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Northern Border Pipeline Co. v. Jackson County

Citation: 11 ELR 20791
No. No. 3-81-165, 512 F. Supp. 1261/(D. Minn., 05/01/1981)

The district court enjoins defendant, Jackson County, Minnesota, from enforcing a six-foot cover requirement for plaintiff's natural gas pipeline and rules that Minnesota law and the Natural Gas Pipeline Safety Act of 1968, 49 U.S.C. § 1671 et seq., preempt the county from adopting pipeline safety standards. Plaintiff, a pipeline company, was granted the necessary certificates to install and operate a portion of the eastern leg ofthe Alaska Natural Gas Transportation System which will pass through Jackson County. Defendant's Board of Commissioners granted plaintiff a construction permit conditioned on the requirement that plaintiff bury the gas line a minimum of six feet. The Department of Transportation, pursuant to its authority to adopt federal safety standards under the Pipeline Safety Act, requires a minimum three-foot cover for pipelines. 49 C.F.R. § 192.327. The court rules that defendant lacks authority to impose the six-foot cover requirement on plaintiff because Minnesota statutory law exempts interstate gas pipelines subject to the safety requirements of the Pipeline Safety Act from state and local regulation. MINN. STAST. § 1161.06(d). That statute, being more recent and specific than the general enabling statute, MINN. STAT. § 394.01 et seq., giving the county the legislative power to zone, takes precedence. In addition, the language and legislative history of the Pipeline Safety Act clearly indicate that it preempts state law in the area of gas pipeline safety. Since the Department of Transportation has adopted minimum cover requirements for pipelines, the county is without authority to adopt additional or more stringent cover standards. 49 U.S.C. § 1672(a)(1). The court rejects defendant's contention that the National Environmental Policy Act (NEPA) takes precedence over the Pipeline Safety Act, and therefore it can regulate interstate gas lines as an exercise of its power to regulate environmental quality. The pipeline is part of the Alaska Natural Gas Transportation System established under the Alaska Natural Gas Transportation Act (ANGTA). Since the courts have no authority to review environmental impact statements under the ANGTA, the court determines that Congress has denied the courts the power to balance between the need to implement the ANGTA and the policies of NEPA.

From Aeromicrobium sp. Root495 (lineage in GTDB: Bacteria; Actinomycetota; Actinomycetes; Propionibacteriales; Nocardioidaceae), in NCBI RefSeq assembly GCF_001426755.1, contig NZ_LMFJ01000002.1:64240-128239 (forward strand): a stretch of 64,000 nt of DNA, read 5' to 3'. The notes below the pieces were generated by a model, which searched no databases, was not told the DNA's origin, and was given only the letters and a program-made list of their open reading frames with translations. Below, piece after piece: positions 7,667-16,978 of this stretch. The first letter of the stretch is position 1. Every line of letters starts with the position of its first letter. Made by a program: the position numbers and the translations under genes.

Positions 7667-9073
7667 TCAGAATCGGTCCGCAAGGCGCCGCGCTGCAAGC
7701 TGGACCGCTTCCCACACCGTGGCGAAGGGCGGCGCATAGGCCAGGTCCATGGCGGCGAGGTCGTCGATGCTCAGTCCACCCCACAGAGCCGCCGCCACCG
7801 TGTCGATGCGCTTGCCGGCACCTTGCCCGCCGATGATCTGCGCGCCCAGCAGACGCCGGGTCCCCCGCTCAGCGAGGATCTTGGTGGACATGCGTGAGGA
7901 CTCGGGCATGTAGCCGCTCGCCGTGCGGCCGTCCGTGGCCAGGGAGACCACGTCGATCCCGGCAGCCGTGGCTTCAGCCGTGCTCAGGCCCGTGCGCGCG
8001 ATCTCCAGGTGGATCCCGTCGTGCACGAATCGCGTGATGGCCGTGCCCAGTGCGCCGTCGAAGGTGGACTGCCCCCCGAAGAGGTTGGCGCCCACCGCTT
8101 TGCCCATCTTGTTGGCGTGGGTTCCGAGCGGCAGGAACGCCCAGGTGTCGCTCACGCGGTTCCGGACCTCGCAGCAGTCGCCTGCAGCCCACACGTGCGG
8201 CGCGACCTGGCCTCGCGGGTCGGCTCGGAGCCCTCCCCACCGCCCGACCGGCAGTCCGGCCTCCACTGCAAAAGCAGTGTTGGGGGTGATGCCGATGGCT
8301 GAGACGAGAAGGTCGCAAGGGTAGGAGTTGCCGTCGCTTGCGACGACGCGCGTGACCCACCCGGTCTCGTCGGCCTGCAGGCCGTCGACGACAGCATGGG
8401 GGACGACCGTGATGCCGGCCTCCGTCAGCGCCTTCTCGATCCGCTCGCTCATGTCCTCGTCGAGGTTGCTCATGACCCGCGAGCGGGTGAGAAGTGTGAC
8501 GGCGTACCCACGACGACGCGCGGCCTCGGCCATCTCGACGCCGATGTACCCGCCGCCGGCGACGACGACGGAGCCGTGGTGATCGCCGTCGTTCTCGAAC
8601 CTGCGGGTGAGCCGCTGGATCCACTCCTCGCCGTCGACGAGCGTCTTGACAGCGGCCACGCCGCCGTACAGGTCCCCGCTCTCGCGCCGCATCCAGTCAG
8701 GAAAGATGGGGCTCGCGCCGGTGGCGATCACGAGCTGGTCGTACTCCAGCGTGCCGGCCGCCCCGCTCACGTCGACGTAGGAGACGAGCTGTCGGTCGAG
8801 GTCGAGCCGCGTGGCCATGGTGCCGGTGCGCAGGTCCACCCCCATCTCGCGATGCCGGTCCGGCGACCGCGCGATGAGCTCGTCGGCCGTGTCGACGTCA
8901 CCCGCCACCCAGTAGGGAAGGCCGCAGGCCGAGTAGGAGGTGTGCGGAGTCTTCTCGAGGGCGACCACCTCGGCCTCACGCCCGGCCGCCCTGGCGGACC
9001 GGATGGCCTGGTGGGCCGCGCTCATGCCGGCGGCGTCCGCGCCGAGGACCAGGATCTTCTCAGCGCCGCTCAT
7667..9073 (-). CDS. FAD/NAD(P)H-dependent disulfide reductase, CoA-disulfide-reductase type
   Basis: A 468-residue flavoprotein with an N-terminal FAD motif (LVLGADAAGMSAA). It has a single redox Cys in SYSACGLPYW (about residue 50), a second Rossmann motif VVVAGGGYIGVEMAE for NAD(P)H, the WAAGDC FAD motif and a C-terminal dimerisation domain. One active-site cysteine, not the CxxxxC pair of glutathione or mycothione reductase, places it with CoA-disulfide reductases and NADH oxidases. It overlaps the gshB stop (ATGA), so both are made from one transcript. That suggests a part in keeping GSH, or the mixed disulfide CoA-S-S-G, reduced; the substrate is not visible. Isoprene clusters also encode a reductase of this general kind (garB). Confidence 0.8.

The full text of this opinion is available from ELR (6 pp. $1.25, ELR Order No. C-1251).

Counsel for Plaintiff
Elmer B. Trousdale, Edward M. Laine, Dennis J. Trooien
Oppenheimer, Wolff, Foster, Shepard & Donnelly
1700 First Nat'l Bank Bldg., 55 E. 5th St., St. Paul MN 55101
(612) 227-7271

Counsel for Defendant
John M. Lundblad, Jackson Cty. Attorney
Muir, Lundblad, Meyer, Storey, Simons & Costello
603 2d St., Jackson MN 56143
(507) 847-2850

Devitt, J.